Native American Christians bring hope to their people

By December 27, 2023

USA (MNN) — An oft-overlooked mission field is gaining recognition in the United States.

“God is making a move amongst Native America, and I’m happy to be a part of it,” says Wes Francis, a member of the Navajo tribe.

Francis works for On Eagles’ Wings, a division of Ron Hutchcraft Ministries. He’s part of a small but growing team bringing the hope of Jesus to Native communities across the U.S. and Canada.

“A lot of people out there don’t know much about Native America, or, you know, it’s just a community they drive through,” Francis says.

“The Church, for a long time, has been blinded to Native America. In the same way, Native America has been blind to Jesus.”

One 2020 poll found that Native American evangelical Christians – believers who actively share their faith – comprise less than one percent of the total U.S. religious population. Although six in ten Native American Christians who responded to the survey identified as Protestant believers, only 28 percent were evangelical.

In other words, very few Native Americans have a relationship with Christ, and those who do are not actively sharing their faith with the broader community. However, Francis’s experience with the Lord and the promises of Scripture motivates him to action.

(Photo courtesy of On Eagles Wings/Ron Hutchcraft Ministries)

“When I go onto some of these reservations, and I share my story, one thing that pains me the most is my story is not rare,” Francis says.

“When it comes to Native America, there are young people all across the United States who know what it’s like to grow up with no father, or [who] grew up with a father who doesn’t know how to be one,” he continues.

“There’s something so beautiful about [how] God’s Word communicates that He’s the perfect father and no one is exempt [or] too far from His love. It means everyone in this world, every tribe, and every nation.”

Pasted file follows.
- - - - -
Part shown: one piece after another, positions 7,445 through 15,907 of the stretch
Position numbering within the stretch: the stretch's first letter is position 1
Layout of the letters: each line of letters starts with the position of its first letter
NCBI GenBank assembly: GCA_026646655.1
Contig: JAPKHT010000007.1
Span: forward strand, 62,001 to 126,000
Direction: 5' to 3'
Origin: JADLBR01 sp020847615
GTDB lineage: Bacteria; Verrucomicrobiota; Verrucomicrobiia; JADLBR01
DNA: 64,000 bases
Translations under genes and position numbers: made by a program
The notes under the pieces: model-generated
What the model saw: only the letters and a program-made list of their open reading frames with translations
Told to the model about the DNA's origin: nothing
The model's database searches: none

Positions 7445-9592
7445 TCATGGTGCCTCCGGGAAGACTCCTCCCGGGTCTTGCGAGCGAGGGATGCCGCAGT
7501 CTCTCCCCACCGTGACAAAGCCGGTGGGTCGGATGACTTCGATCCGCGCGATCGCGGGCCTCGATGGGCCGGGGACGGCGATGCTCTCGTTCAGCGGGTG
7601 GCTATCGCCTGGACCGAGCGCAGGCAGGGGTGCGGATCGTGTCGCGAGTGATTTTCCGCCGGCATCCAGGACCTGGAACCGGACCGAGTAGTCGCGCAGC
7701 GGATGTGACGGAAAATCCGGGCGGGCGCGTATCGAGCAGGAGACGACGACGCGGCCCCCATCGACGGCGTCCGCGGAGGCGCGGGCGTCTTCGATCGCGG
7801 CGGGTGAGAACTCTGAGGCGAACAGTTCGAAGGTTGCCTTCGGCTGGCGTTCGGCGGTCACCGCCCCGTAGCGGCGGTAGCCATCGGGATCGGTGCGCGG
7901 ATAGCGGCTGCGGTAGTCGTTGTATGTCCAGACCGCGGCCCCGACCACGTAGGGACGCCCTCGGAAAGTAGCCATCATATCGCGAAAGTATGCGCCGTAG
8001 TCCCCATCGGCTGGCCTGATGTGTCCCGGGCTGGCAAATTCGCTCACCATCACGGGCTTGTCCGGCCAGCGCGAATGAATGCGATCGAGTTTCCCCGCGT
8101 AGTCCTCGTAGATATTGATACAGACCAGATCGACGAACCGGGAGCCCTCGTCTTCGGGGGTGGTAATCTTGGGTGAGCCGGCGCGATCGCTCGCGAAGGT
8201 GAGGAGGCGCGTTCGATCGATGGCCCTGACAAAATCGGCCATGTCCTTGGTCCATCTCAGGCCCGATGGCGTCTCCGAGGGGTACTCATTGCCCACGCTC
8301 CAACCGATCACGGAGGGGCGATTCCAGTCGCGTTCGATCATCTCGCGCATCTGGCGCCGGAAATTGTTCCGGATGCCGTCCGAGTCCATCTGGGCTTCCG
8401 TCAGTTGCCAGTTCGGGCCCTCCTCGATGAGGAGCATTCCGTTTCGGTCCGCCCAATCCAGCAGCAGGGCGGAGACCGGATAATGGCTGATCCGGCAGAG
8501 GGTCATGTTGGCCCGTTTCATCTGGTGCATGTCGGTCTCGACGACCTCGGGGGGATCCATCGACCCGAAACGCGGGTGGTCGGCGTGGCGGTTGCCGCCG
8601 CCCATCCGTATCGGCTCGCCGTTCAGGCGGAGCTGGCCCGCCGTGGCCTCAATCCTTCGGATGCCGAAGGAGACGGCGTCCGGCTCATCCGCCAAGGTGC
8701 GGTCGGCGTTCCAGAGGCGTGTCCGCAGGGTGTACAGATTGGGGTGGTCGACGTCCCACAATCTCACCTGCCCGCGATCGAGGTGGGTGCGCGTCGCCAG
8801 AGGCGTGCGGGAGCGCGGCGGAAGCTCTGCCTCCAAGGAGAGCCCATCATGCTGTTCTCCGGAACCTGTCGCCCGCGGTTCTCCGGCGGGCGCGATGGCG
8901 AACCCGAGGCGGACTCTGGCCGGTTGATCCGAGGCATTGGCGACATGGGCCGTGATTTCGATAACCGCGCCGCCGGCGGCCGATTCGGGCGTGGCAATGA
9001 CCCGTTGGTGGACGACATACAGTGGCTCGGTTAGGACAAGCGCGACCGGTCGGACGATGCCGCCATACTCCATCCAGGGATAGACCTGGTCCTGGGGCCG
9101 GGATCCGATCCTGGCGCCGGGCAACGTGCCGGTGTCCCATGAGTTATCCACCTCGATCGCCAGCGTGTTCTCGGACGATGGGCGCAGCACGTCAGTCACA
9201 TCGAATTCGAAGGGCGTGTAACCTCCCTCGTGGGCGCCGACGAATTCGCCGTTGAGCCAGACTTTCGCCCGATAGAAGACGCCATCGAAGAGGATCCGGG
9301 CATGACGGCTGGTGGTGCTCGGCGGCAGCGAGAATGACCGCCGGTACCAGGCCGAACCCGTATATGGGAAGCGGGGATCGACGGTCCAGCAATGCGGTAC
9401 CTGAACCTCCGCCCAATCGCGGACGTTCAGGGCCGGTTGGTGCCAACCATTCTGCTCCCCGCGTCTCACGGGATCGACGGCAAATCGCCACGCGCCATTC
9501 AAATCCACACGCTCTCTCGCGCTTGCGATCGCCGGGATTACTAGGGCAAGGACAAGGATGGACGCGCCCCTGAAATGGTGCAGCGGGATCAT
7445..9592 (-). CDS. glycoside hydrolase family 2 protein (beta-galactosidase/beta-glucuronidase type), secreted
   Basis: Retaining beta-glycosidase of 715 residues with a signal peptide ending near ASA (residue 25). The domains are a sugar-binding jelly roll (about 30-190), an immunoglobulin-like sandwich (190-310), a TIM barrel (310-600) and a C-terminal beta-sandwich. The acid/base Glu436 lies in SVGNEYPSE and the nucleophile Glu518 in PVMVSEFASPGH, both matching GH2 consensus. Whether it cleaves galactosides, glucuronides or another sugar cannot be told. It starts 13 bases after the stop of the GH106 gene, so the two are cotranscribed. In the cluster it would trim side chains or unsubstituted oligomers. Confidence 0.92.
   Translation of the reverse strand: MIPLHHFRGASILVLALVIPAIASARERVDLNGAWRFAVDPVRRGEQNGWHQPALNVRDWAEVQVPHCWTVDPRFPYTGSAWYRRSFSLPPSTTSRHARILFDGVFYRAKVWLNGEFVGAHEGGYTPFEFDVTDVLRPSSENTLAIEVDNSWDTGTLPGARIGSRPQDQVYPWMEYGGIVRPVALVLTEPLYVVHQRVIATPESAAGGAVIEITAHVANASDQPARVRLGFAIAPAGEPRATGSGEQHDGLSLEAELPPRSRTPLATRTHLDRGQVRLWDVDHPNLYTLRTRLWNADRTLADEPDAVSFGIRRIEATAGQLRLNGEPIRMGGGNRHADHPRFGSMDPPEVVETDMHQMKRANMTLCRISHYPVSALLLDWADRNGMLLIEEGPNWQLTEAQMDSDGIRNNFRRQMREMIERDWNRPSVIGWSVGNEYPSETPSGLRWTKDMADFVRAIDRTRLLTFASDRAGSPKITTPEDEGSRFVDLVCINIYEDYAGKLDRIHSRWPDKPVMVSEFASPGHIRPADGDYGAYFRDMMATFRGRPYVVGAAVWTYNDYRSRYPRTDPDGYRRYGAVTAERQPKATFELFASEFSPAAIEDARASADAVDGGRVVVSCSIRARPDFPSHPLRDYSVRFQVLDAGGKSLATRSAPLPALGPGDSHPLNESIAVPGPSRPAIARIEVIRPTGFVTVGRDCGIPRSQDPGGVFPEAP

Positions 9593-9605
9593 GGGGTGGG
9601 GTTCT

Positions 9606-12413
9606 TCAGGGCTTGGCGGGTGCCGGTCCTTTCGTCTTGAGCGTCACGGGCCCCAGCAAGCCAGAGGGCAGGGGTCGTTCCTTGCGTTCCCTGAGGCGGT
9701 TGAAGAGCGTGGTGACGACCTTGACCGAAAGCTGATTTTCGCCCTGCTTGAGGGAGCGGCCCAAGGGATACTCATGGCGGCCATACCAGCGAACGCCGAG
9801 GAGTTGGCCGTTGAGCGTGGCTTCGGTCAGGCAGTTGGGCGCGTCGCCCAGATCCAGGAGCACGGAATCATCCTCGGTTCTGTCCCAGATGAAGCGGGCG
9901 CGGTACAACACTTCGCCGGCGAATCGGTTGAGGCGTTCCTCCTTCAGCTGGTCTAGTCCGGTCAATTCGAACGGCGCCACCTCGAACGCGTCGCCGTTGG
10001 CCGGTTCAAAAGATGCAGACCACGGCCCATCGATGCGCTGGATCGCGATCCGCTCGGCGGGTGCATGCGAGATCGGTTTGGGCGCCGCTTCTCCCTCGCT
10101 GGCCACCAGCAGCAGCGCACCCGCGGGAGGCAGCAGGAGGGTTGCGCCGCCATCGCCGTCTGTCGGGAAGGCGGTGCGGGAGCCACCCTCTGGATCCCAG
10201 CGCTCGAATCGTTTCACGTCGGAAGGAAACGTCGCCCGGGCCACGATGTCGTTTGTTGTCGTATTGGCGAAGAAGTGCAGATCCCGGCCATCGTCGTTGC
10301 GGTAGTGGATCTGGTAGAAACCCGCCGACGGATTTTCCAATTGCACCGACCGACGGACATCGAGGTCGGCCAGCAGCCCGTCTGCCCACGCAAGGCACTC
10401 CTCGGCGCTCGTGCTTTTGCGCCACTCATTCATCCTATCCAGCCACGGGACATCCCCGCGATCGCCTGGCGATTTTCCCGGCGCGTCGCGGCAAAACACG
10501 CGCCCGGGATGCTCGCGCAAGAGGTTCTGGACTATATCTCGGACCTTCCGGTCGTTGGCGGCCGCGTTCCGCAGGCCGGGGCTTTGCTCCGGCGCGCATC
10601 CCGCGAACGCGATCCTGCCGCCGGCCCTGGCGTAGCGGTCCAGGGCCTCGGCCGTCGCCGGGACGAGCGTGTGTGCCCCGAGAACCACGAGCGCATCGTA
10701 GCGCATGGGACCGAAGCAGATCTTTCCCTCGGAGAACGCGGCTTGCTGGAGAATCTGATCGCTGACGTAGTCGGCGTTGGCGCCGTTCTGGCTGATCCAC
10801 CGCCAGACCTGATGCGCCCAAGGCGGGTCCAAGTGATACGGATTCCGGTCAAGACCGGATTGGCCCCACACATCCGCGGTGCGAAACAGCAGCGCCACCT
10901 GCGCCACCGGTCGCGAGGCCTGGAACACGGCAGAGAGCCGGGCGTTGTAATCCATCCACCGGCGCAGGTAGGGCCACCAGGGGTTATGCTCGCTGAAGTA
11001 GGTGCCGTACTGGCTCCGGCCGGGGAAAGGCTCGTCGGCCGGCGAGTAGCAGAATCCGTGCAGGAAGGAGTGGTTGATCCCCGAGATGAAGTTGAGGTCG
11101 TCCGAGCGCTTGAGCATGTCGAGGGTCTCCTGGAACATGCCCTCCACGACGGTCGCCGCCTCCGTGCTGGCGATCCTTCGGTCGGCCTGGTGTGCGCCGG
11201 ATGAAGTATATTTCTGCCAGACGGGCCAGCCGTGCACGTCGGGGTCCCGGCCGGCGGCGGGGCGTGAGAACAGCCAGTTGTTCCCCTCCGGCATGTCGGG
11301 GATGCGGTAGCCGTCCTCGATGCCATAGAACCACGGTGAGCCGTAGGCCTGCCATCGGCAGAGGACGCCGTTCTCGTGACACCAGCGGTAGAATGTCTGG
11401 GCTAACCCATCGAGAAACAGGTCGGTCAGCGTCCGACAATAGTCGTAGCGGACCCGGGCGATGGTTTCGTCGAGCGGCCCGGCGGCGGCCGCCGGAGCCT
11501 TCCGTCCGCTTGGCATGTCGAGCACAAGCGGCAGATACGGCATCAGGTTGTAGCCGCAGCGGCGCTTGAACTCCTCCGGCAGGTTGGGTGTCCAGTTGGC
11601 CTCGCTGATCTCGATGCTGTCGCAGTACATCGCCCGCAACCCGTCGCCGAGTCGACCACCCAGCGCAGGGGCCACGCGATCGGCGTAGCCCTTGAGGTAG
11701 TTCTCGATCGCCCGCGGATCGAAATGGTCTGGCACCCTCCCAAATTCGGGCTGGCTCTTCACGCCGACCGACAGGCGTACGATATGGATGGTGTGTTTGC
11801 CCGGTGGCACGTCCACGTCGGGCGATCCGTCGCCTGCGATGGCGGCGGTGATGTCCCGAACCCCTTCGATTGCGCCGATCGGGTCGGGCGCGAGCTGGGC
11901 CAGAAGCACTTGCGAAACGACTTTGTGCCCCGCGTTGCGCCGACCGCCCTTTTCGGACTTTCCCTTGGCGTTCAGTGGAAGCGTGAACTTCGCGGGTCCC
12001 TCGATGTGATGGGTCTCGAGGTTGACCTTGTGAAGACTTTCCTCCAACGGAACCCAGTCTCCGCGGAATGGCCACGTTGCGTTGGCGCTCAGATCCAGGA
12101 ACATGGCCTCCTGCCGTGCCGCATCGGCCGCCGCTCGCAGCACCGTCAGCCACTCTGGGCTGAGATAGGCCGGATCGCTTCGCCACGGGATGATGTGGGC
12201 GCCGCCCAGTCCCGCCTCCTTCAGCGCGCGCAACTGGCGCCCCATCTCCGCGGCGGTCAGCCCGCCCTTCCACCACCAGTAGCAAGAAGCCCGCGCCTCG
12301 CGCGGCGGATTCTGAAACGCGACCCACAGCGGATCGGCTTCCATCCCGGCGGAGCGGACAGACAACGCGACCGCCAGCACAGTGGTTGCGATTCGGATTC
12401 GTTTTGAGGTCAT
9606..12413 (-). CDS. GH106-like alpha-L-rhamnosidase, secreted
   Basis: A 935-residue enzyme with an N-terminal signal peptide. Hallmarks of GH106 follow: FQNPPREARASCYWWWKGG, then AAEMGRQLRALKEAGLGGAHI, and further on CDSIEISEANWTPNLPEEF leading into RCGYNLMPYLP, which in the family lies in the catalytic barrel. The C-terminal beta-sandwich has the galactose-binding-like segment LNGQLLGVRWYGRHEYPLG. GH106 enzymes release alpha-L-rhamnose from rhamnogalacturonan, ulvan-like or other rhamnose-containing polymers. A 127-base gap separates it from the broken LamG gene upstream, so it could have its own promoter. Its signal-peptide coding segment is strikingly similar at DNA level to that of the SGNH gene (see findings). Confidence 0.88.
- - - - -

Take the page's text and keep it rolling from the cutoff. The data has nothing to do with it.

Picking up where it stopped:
Spreading hope

Every summer, the On Eagles Wings team shares the hope of Christ with their peers. More about that here. The team’s arrival is a shock at first. Usually, a charter bus signifies a new flood of tourists.

“Normally, they would see other (white) people get off the bus. Instead, they see people that look just like them,” Francis says.

“They’re surprised, and it gives them hope. We grew up in communities just like them.”

As Wes and his teammates share their hope stories, Native communities listen. “We can communicate, ‘Hey, we’re just like you, [and] we found hope and change in a man named Jesus.’ You get an opportunity to peel blinders away from eyes and [dismiss] lies that have been told to us for years” about how Jesus is ‘the white man’s God,’ Francis says.

“This Jesus, man, He’s for everyone. He’s also for Native America.”

Your help makes this work possible. Along with giving, consider praying for the On Eagles Wings team.

“Not only do we do outreach in communities, we also do ‘in-reach’ (discipleship),” Francis says.

“A lot of team members have things they are currently growing in and dealing with. Pray for them as well.”




Header and story images courtesy of On Eagles Wings / Ron Hutchcraft Ministries.

Help us get the word out: